Broadway and 42nd Street circa 1947 – Courtesy of MCNY
Photographs have the ability to capture the zeitgeist of an era and transport the viewer from the present to a completely different time. The Museum of the City of New York is hosting an exhibit called “Lost in Old New York.” The series of eight interactive black and white photos gives a glimpse into New York City in the 19th and 20th centuries. The exhibit also gives museum guests a special chance to win a year of free admission at the MCNY. To enter the visitors must take a selfie or ask someone to take their picture in front of the photographs and post it on Instagram with the hashtag #LostInOldNY. The museum will choose a winner every month from now until the exhibit closes on October 1st.
“Lost in Old New York” is a precursor to the museum’s first ever permanent exhibit “New York at Its Core,” a three-gallery exhibition that tells the story of New York’s 400-year history. “New York at Its Core” will open on November 18, 2016. Preview the pictures for “Lost in Old New York” below.
Photo by Mark Shelby Perry
Lavish, eccentric, mysterious, and exclusive is what someone would call The Illuminati Ball. Recently, Untapped Cities had the opportunity to step into the secret world of one. The Illuminati Ball, a production created by playwright and director Cynthia von Buhler, was inspired by leaked photos from the infamous Surrealist Party hosted by the Baron and Baroness de Rothschild in 1972. A night of immersive theater, von Buhler describes the play as “a surreal, bourgeois dinner party filled with power struggles, morality tests, and anthropomorphic escapades.” (more…)
Rooftop Reds Vineyard
Looking for something fun to do next week? Untapped Cities has you covered with the top ten NYC events from June 27th to July 3rd. Enjoy tasting wine at the world’s first rooftop vineyard, celebrate an early Independence Day at the historic Richmond Town House and much more!
Socrates Sculpture Park celebrates its 30th anniversary with the outdoor exhibition Landmark. The outdoor museum and public park in Long Island City will feature eight artists whose work represents both the physical and symbolic change in the landscape of the park. The exhibit is curated by ARTPORT and showcases the works of Abigail DeVille, Brendan Fernandez and Cary Leibowitz. Viewing is opened from 10 am to 8 pm and is free to the public. Look up directions to the park here.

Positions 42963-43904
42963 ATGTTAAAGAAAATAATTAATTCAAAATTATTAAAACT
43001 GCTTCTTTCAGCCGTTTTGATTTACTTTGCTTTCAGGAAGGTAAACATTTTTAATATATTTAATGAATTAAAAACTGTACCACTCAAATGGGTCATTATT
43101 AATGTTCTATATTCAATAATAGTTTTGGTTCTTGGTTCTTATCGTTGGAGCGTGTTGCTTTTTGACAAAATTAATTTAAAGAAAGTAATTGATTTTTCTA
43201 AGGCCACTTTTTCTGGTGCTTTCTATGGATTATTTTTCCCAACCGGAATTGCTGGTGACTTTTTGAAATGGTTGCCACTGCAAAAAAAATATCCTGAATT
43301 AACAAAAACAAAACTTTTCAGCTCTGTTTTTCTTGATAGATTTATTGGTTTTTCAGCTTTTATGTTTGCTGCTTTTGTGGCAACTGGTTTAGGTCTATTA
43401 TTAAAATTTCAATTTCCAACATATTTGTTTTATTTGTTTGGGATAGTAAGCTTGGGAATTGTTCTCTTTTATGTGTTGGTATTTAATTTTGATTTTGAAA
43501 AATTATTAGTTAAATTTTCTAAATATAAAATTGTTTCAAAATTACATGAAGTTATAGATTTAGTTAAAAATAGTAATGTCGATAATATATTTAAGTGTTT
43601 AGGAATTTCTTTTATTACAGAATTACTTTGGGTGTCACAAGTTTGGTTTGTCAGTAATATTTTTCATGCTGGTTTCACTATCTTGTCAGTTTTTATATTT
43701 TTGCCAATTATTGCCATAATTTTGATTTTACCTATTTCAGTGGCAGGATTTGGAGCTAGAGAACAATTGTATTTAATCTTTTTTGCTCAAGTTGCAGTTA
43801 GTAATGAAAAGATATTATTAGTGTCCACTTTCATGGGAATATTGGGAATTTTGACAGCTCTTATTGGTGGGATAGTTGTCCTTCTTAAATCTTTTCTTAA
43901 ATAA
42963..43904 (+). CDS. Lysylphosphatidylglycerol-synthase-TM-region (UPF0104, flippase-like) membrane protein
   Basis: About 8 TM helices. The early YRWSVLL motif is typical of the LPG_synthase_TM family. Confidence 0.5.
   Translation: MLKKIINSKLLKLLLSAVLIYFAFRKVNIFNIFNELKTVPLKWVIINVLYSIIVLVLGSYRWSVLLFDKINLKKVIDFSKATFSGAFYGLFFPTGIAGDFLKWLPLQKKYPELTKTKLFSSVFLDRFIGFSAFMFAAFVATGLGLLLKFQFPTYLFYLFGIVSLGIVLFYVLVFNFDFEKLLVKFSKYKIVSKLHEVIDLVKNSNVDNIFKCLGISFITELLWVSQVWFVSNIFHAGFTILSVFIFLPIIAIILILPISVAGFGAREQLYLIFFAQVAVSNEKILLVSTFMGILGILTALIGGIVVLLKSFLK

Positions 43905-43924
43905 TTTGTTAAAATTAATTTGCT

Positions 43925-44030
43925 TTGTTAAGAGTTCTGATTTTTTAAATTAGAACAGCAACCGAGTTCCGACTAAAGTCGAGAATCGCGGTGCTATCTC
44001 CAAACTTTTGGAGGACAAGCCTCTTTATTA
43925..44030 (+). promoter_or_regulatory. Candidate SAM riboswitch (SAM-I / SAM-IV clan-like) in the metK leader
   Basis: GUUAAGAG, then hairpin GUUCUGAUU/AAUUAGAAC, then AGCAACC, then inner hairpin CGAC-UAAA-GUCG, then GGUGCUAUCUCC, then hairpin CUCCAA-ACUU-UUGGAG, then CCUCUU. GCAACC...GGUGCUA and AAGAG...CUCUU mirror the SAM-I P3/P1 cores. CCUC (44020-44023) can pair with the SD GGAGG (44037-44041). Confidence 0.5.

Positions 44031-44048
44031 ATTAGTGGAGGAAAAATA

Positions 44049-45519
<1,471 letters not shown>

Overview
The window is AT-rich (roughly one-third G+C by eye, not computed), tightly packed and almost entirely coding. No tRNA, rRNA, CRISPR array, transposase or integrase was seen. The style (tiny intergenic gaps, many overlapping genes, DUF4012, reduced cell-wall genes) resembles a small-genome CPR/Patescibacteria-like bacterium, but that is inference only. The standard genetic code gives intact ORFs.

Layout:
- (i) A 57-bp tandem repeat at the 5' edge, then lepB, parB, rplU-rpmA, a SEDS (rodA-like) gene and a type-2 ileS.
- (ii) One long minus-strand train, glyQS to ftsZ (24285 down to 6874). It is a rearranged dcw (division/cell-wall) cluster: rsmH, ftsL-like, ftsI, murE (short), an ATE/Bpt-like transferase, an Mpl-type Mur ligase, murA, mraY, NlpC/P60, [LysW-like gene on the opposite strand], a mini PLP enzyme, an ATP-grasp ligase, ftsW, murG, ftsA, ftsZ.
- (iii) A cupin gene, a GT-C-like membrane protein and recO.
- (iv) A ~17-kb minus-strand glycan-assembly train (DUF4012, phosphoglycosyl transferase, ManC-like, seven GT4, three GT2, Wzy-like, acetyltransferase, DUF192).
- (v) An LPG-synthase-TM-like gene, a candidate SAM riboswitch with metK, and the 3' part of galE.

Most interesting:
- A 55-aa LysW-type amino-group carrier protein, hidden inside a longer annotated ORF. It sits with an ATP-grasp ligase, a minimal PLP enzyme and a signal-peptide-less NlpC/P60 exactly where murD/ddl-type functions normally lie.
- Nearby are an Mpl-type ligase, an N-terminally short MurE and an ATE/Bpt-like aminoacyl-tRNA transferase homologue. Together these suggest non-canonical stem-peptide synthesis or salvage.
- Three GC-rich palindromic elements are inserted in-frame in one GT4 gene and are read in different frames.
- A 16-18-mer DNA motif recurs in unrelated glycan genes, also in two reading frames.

There’s so much more to the Gowanus Canal than the dirt and sludge. Join our walking tour of its secrets this Saturday with Joseph Alexiou, author of Gowanus: Broolyn’s Curious Canal. He’s a veritable Gowanus Canal enthusiast and he’ll show you the places you overlook, the hidden history of the area and the industrial landmarks. Learn how the Gilded Age barons, with grand homes in Manhattan and Brooklyn, transformed this area (for better and worse) and how this neighborhood is getting its rebirth today amidst the creative economy. From this tour, you’ll be able to envision the change in the Gowanus neighborhood from a land of barges to a land of small manufacturing and luxury condos, and all the secrets hidden in between. The weather is looking great on Saturday!
Here are more photographs of what you’ll see on this visit:
Do you have Summer Fridays? Or you love getting into places before everyone else can? This Friday, we’ll be visiting The Hills, the new park on Governors Island on a tour led by the Governors Island Trust. Once open, The Hills will certainly be popular and crowded, and for good reason. There will be 40 lush acres of green space with four new hills up to 70 feet above sea level.
On this tour, you’ll learn about the Island’s history from military base to open green space and get an inside look at the recent and ongoing transformation of the barren landfill on the south island. You’ll get an unbelievable view of the New York harbor, lower Manhattan and the Statue of Liberty from the summit. We’ll hear about the engineering feat behind the construction of The Hills, which will include New York City’s longest slide, a granite “scramble” made of old blocks repurposed from the old island seawall, and the planting of nearly 3,000 new trees.
In the 1920s and early 1930s, Prohibition put a ban on alcoholic beverages in the United States. Despite this ban, the era was characterized by opulent parties and grand celebrations. The Jazz Age Lawn Party is an annual celebration of Great Gatsby proportions, hosted by Michael Arnella held on two weekends this summer. Every year for 11 years, guests have attended this Governors Island event to party like it was 1920, dressed in themed clothing and dancing to music that captures the zeitgeist of the ’20s and ’30s. Untapped Cities attended last weekend to share with you some of the highlights from the festivities. If you missed the festival this past weekend, worry not, another will be held later this summer on August 13th and 14th.